At Ega, a large Anaconda was once near making a meal of a young lad about ten years of age, belonging to one of my neighbours. The father and his son went, as was their custom, a few miles up the Teffé to gather wild fruit, landing on a sloping sandy shore, where the boy was left to mind the canoe whilst the man entered the forest. The beaches of the Teffé form groves of wild guava and myrtle trees, and during most months of the year are partly overflown by the river. Whilst the boy was playing in the water under the shade of these trees, a huge reptile of this species stealthily wound its coils around him, unperceived until it was too late to escape. His cries brought the father quickly to the rescue, who rushed forward, and seizing the Anaconda boldly by the head, tore his jaws asunder. There appears to be no doubt that this formidable serpent grows to an enormous bulk, and lives to a great age, for I heard of specimens having been killed which measured forty-two feet in length, or double the size of the largest I had an opportunity to examine. The natives of the Amazons country universally believe in the existence of a monster water-serpent, said to be many score fathoms in length and which appears successively in different parts of the river. They call it the Mai d’agoa—the mother, or spirit, of the water. This fable, which was doubtless suggested by the occasional appearance of Sucurujus of unusually large size, takes a great variety of forms, and the wild legends form the subject of conversation amongst old and young, over the wood fires in lonely settlements.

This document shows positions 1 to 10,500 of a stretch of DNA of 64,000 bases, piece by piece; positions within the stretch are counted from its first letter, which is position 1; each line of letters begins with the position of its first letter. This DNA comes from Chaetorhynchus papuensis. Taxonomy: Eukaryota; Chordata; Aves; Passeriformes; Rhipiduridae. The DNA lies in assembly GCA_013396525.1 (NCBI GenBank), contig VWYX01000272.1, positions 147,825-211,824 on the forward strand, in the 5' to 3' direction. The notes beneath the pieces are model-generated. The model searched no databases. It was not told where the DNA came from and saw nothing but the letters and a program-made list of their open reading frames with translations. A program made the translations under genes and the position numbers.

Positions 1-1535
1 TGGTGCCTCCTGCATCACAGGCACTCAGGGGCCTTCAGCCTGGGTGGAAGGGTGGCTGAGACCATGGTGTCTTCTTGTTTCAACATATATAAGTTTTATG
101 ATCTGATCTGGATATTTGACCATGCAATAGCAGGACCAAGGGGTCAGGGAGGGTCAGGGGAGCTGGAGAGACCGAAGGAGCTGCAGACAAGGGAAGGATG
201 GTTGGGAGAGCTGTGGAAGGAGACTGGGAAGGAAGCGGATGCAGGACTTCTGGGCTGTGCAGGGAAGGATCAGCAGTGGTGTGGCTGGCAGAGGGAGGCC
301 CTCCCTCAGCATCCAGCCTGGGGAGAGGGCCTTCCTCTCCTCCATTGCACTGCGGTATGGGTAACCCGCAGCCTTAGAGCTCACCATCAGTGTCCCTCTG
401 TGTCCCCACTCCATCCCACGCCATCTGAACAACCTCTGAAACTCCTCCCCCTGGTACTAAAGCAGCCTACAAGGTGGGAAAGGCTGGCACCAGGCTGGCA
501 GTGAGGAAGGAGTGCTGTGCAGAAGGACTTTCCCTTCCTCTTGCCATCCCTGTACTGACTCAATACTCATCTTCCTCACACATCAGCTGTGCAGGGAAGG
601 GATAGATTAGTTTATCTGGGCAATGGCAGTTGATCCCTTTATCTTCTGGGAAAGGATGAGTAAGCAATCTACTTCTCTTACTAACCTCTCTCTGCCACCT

August 6th and 7th.—On leaving the sitio of Antonio Malagueita we continued our way along the windings of the river, generally in a south-east and south-south-east direction, but sometimes due north, for about fifteen miles, when we stopped at the house of one Paulo Christo, a mameluco whose acquaintance I had made at Aveyros. Here we spent the night and part of the next day, doing in the morning a good five hours’ work in the forest, accompanied by the owner of the place. In the afternoon of the 7th, we were again under way; the river makes a bend to the east-north-east for a short distance above Paulo Christo’s establishment, and then turns abruptly to the south-west, running from that direction about four miles. The hilly country of the interior then commences, the first token of it being a magnificently-wooded bluff, rising nearly straight from the water to a height of about 250 feet. The breadth of the stream hereabout was not more than sixty yards, and the forest assumed a new appearance from the abundance of the Urucuri palm, a species which has a noble crown of broad fronds with symmetrical rigid leaflets.